Skeptics would be forced to eat their words however, as the Raptors went on to have a terrific regular season, winning 58 games. Leonard had an All-NBA level season and led the team in win shares. More importantly however, they finally were able to achieve playoff success, and ended up dethroning the Golden State Warriors dynasty after years of dominance. Leonard had a posteason for the ages, averaging over 30 points a game and carrying the Toronto offense for stretches. He hit the first buzzer beating series winner in NBA playoff history to move past the Philadelphia 76ers in game seven of the eastern conference semifinals.
Their playoff woes were remedied by Leonard’s superstardom, his two-way dominance, and shot creating ability. Unlike DeRozan, he was the engine of the Raptors on both ends of the floor. Additionally, the Raptors roster featured a ton of players with excellent complementary skill sets such as Pascal Siakam, Danny Green, Serge Ibaka, Marc Gasol and several others. They undoubtedly possessed the talent to be a playoff team without Leonard, they just needed a player with his talent to make the leap from really good playoff team to championship contender.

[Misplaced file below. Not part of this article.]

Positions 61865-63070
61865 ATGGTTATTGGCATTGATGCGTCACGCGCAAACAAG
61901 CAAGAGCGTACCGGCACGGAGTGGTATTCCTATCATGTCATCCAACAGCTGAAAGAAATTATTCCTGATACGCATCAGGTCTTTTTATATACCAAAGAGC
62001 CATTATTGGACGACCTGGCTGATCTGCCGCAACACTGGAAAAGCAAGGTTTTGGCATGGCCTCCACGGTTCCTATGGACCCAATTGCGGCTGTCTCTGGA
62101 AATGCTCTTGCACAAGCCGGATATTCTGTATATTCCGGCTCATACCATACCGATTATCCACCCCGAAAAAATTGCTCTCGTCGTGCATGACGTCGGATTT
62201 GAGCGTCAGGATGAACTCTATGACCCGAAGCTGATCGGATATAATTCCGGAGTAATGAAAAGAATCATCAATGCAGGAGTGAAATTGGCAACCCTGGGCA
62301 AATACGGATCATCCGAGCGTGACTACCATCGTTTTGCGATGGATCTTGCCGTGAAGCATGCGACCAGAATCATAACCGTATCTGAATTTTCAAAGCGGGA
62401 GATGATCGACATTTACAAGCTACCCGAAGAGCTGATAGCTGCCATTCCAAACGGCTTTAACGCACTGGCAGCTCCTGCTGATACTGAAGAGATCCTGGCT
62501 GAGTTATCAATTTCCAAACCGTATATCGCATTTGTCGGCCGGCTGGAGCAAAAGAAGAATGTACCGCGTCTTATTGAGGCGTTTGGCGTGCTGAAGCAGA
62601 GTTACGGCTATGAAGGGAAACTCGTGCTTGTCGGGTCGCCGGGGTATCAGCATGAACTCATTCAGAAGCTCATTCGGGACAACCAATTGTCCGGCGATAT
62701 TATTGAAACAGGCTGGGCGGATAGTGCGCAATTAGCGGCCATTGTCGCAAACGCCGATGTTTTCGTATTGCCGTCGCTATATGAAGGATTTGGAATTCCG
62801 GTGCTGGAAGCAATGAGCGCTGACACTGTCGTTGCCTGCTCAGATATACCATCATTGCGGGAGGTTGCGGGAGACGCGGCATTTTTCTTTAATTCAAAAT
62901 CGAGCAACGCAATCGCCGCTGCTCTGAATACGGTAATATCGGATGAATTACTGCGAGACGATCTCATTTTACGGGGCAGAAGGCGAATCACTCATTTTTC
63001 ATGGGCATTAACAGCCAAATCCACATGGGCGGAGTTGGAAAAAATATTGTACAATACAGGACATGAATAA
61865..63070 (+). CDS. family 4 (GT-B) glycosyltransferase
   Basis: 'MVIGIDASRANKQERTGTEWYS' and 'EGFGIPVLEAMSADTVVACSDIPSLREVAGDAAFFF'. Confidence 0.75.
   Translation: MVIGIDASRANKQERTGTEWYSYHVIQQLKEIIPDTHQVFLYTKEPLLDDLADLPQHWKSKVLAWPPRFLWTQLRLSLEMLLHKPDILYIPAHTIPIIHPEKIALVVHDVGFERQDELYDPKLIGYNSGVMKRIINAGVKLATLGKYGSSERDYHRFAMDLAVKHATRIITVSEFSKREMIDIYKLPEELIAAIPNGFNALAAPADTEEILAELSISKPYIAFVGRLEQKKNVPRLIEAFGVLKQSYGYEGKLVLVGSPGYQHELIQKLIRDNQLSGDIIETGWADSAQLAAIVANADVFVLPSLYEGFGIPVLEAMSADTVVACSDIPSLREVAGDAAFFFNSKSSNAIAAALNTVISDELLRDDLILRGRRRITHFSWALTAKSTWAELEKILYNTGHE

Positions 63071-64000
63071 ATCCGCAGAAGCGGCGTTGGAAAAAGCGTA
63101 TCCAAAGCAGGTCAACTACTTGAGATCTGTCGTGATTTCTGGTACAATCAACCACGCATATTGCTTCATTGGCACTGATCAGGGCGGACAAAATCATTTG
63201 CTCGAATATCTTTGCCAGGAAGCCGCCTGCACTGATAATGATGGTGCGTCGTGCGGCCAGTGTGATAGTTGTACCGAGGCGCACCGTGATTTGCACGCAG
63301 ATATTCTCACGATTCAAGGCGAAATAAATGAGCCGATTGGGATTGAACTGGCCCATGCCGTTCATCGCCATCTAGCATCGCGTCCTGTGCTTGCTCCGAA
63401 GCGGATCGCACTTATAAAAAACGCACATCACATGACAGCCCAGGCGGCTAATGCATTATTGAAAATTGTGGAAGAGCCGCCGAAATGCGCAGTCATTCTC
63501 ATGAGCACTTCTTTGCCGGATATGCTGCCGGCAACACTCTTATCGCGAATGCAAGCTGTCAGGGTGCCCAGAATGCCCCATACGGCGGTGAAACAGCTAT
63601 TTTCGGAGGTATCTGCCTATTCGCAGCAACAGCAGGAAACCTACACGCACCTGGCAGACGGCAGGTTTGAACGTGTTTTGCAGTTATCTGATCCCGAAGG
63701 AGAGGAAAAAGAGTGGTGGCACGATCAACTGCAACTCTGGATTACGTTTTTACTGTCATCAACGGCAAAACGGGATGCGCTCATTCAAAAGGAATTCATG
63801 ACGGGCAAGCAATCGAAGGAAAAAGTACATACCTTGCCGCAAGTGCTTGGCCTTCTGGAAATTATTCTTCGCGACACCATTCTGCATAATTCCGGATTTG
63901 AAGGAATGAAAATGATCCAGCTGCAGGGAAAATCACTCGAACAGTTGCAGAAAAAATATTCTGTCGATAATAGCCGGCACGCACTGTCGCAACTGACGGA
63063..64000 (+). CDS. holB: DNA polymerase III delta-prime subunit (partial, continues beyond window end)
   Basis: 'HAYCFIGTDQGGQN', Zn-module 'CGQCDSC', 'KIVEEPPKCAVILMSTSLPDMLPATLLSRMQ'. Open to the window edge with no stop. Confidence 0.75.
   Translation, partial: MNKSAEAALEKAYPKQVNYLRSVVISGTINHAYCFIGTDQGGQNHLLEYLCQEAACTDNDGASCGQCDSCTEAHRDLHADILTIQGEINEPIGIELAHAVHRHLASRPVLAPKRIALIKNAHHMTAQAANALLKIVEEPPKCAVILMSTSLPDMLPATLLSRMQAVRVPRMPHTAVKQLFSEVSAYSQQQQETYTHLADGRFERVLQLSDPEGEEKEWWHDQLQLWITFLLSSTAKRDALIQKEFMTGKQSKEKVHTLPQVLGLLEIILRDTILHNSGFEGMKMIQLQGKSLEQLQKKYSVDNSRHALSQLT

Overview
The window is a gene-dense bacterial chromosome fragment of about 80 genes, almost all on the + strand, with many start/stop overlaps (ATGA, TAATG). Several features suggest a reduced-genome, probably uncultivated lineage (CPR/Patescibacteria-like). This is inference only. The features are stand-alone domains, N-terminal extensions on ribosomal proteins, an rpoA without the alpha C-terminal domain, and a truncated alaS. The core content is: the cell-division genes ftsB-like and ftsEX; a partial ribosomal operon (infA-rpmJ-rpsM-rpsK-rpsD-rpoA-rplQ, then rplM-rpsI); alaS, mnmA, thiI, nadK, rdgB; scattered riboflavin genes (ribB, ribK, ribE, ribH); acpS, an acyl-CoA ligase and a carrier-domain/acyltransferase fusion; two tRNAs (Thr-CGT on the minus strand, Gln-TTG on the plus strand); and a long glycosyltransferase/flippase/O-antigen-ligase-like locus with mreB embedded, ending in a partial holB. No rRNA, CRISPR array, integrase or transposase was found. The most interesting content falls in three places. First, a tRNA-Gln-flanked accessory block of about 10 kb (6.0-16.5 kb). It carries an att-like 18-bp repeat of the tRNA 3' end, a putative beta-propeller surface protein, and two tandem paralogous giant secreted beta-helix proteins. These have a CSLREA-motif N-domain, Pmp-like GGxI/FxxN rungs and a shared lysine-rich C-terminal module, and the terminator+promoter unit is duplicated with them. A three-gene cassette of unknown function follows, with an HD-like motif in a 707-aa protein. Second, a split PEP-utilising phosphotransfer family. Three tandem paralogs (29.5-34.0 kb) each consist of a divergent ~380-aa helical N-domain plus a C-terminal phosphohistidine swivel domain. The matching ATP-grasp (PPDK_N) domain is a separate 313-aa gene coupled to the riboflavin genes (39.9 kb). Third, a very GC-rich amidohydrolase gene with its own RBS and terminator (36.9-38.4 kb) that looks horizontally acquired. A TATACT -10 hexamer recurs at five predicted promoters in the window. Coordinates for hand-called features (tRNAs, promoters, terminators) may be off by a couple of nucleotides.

The Struggles Continue
Fast forward a year and a half later, and the Toronto Raptors have started the 2020-2021 regular season 2-8. Their offense looks completely stagnant, and Pascal Siakam has failed to take the offensive leap many hoped he would. Last year’s playoff series against the Celtics and the start to this year’s regular season has made it apparent that the Raptors lack the tools to be a title contender. They were unable to compete with the talent of Jayson Tatum and Jaylen Brown with their roster then, and have been further hurt since by the free agency departures of Serge Ibaka and Marc Gasol.